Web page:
It was 1872, and D. L. Moody decided to go to England for a time of learning from the great English preachers of that day. He had decided to merely sit and listen, and not do any ministry of his own.
One pastor named John Lessey, upon hearing that Moody was in town, begged him to preach in his pulpit on both Sunday morning and Sunday night. Reluctantly, Moody accepted the request of this pastor of a medium-sized congregation in London.
The morning sermon did not go well.
The people were not responsive. They were bored and didn’t want to be there.
Moody, although disinclined to preach in the evening because of the incredible apathy he witnessed in the morning, decided to go ahead and keep his word.
This time it was a whole different story. He said that when he began to preach for the evening service there was a different vibe entirely. People were on the edge of their seats. They were listening carefully, and some were even getting emotional.
At the end of the service he decided to ask those who wanted to commit their lives to Christ and to join the Church to stand up so he could pray for them. Many stood up. Shocked, and confused, Moody told them to sit back down. He started preaching the Gospel again thinking that the first time he must have kept something out. Boldly, he called them to repentance and trust in Christ and Him alone, with more clarity than before. So again he asked for anyone interested. Stunningly, even more than before stood up.
Moody, still incredulous, based on the fact that these same people seemed to want to throw tomatoes at him only hours earlier, closed the service and told the crowd that if anyone wanted to come to Christ, he and the pastor would meet them in a different room after the service.
When he walked in, the room was full. After asking the people to sit he went on to preach for a few minutes, explaining the Gospel yet again. He closed out the time by telling them that the pastor would hold a prayer meeting the next night, and if they wanted to join the Church to return the next day.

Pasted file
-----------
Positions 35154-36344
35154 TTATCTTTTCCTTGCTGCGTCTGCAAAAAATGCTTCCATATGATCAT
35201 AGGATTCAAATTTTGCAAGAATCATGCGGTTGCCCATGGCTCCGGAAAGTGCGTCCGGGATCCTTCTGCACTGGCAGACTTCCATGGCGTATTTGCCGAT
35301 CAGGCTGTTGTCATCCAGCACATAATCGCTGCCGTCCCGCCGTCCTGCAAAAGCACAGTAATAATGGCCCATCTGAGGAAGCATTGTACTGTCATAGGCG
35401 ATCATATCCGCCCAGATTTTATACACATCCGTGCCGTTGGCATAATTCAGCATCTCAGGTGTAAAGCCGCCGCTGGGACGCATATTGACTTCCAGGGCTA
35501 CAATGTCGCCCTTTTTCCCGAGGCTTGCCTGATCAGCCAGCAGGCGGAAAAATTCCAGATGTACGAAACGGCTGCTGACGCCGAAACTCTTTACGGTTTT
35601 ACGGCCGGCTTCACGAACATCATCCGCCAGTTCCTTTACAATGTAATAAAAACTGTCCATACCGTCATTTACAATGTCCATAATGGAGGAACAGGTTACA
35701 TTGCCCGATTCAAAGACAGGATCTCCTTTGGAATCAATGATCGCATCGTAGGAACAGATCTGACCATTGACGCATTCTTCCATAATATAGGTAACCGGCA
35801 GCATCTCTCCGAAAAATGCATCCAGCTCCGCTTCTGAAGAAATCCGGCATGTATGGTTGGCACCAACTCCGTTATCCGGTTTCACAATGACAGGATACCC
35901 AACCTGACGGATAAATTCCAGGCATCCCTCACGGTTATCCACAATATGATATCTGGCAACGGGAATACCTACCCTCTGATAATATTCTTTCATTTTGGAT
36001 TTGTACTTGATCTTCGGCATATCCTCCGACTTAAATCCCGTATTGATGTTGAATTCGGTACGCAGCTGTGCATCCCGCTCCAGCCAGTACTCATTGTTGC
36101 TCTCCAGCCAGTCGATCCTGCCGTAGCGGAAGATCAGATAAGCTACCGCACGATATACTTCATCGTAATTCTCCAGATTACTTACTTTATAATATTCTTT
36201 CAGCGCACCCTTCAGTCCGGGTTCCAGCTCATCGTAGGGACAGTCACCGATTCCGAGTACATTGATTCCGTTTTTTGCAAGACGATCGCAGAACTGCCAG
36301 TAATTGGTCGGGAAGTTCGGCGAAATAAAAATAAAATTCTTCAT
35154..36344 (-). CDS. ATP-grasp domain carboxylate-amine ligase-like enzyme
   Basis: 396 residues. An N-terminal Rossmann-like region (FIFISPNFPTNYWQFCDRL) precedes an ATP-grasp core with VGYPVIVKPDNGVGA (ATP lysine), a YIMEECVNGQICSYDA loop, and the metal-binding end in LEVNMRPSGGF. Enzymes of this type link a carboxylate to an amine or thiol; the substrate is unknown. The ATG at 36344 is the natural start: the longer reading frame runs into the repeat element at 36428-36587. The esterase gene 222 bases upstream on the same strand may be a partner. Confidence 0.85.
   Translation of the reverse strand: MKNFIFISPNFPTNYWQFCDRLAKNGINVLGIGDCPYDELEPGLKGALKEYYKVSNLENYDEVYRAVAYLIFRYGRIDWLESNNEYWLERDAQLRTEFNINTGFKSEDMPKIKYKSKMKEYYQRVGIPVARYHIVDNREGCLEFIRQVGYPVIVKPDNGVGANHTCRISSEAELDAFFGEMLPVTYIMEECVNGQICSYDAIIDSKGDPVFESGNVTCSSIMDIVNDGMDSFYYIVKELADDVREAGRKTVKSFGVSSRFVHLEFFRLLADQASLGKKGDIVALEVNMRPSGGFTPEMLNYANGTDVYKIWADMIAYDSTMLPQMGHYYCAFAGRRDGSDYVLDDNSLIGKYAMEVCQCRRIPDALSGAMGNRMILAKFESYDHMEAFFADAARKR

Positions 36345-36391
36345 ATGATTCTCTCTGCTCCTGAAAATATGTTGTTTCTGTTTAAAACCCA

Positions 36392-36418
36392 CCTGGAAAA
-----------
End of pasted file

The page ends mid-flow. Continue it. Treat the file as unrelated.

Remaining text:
Moody left London to get on a boat to go to Ireland, and on the Tuesday he arrived he was given an urgent telegram. In it Pastor Lessey told Moody that several more people showed up to the prayer meeting and urged him to return to London. After 10 days of incredible ministry in London where upwards of 400 people joined the church in membership, Moody was convinced that something unusual happened there.
He started to play detective, convinced that someone had prayed for him, and began trying to find out what happened that Sunday.
His investigation led him to a little hospital where Marianne Adlard was staying. She was a member of the Church where Moody had preached. She had missed that Sunday morning because of her condition and one of her fellow members was visiting her in the hospital. While the lady was telling her about the service, she mentioned that Moody had preached that morning.
Marianne had known about Moody for a couple of years. She had read about his incredible work with children in Chicago. So, she started praying for him. In fact, she had often prayed that one day he would come to preach in London.
After finding out that he had preached in her church, instead of eating her lunch she fasted and prayed all afternoon that the Lord would use Moody that evening in her old place of worship. The Lord listened to the faithful prayers of a young, sick lady, and answered in a big way.
Moody went on to preach to millions of people and the Lord used him mightily to save and add many to the church. But his confidence in ministry only grew through that experience as he had a perseverant, little lady who had vowed to continue praying for him until the day one of them died.
It’s easy to go through ministry without thinking about prayer, and the way God uses it to accomplish His will. Sometimes we preach several times a month, sharing the gospel with dozens of people and yet we do it on our own strength without people praying for us.
I pray that this story would serve as a reminder that it doesn’t matter how famous or how talented a preacher may be unless the Lord works.
I pray that if you feel insignificant, or not respected, that you would like Marianne, have an audience of One, and that you would pray fervently, expecting the Lord to use your prayers to bring many to the Lord.
And I encourage you to not only be praying fervently for yourself to be used by God, but for your pastor, who works hard to preach the truth, but who is powerless unless the Holy Spirit works in the hearts of those to whom he ministers.
[HT: The main source for this story A Passion For Souls, Lyle Dorsett]